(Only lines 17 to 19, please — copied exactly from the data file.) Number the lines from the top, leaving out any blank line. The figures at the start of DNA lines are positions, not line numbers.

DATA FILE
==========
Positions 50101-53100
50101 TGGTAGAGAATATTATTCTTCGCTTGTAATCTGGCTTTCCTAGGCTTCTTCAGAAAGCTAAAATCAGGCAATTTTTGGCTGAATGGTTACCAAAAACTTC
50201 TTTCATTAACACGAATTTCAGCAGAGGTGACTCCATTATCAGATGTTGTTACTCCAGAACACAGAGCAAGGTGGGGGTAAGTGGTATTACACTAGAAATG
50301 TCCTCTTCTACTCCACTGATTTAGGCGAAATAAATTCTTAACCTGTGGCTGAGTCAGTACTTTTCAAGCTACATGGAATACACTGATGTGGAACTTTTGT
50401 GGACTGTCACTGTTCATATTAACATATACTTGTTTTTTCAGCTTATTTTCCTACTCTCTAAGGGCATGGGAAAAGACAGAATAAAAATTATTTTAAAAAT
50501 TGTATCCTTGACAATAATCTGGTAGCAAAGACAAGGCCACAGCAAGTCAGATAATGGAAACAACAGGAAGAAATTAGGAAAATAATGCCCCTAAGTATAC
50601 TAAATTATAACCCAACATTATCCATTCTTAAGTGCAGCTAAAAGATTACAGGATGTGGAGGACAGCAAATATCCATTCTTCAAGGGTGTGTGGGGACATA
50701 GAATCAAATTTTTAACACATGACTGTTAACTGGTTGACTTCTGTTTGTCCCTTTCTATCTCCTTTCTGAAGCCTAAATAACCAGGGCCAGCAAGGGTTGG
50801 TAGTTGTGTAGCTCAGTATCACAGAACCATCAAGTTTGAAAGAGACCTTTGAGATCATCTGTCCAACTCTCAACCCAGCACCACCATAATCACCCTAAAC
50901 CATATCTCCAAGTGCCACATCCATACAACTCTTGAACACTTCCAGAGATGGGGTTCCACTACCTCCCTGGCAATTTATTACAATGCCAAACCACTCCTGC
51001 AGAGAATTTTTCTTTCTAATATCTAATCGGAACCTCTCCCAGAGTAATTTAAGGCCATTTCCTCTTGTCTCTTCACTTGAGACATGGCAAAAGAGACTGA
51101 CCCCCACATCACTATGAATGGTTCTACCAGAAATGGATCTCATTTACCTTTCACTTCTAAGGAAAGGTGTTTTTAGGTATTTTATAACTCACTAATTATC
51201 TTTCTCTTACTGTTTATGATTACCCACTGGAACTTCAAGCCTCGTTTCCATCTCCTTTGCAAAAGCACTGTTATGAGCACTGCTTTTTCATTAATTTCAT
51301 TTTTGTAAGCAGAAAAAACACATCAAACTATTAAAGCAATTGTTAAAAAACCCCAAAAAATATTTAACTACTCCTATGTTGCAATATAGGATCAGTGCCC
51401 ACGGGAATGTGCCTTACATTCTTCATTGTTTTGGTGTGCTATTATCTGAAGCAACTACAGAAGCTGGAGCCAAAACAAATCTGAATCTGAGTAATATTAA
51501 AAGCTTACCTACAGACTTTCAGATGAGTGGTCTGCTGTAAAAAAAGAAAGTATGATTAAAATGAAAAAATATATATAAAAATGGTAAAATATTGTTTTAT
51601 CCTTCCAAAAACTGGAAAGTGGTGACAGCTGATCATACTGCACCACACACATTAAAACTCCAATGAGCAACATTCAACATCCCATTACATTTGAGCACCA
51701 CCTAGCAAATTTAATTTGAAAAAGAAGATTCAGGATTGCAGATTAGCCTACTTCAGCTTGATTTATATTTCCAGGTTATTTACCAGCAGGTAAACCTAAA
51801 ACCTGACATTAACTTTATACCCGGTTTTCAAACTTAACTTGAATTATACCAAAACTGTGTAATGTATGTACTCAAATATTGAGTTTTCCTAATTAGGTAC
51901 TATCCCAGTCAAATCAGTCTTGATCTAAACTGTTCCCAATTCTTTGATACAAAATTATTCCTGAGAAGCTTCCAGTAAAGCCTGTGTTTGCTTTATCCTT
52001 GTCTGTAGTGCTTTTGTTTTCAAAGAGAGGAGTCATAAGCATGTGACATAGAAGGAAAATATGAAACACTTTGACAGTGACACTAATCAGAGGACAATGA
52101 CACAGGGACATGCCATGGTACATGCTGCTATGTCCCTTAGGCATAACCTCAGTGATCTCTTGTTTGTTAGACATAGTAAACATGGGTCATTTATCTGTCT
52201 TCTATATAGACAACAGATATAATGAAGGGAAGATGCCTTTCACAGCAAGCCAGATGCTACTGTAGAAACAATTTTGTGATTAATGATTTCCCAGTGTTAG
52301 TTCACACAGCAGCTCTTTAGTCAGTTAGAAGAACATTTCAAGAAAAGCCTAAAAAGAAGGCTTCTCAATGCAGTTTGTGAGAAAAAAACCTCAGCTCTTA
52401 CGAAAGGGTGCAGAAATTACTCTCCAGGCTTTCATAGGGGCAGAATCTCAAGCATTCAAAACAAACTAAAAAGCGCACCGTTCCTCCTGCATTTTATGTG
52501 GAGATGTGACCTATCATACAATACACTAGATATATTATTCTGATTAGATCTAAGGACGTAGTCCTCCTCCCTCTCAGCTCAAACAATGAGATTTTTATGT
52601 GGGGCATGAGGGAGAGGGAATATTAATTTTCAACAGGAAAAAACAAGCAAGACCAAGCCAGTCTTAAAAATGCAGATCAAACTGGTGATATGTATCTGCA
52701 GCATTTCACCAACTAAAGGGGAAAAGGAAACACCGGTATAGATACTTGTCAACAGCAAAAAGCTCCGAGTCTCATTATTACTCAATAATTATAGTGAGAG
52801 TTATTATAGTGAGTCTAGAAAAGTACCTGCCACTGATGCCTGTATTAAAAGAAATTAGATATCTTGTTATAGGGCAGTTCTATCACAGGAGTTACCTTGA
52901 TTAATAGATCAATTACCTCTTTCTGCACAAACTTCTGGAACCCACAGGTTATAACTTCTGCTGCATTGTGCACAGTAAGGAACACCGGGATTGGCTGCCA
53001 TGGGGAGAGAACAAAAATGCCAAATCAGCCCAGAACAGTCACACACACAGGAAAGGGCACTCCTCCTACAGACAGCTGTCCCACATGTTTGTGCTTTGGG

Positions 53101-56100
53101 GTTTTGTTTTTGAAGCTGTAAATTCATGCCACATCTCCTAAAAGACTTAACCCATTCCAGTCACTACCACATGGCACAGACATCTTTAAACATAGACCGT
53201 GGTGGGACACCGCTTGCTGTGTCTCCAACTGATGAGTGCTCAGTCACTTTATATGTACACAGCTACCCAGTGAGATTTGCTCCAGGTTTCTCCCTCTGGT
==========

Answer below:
51601 CCTTCCAAAAACTGGAAAGTGGTGACAGCTGATCATACTGCACCACACACATTAAAACTCCAATGAGCAACATTCAACATCCCATTACATTTGAGCACCA
51701 CCTAGCAAATTTAATTTGAAAAAGAAGATTCAGGATTGCAGATTAGCCTACTTCAGCTTGATTTATATTTCCAGGTTATTTACCAGCAGGTAAACCTAAA
51801 ACCTGACATTAACTTTATACCCGGTTTTCAAACTTAACTTGAATTATACCAAAACTGTGTAATGTATGTACTCAAATATTGAGTTTTCCTAATTAGGTAC